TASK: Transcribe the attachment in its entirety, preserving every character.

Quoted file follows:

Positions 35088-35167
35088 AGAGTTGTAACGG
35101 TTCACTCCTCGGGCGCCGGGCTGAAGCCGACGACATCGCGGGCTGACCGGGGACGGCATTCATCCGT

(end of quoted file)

Positions 35088-35167
35088 AGAGTTGTAACGG
35101 TTCACTCCTCGGGCGCCGGGCTGAAGCCGACGACATCGCGGGCTGACCGGGGACGGCATTCATCCGT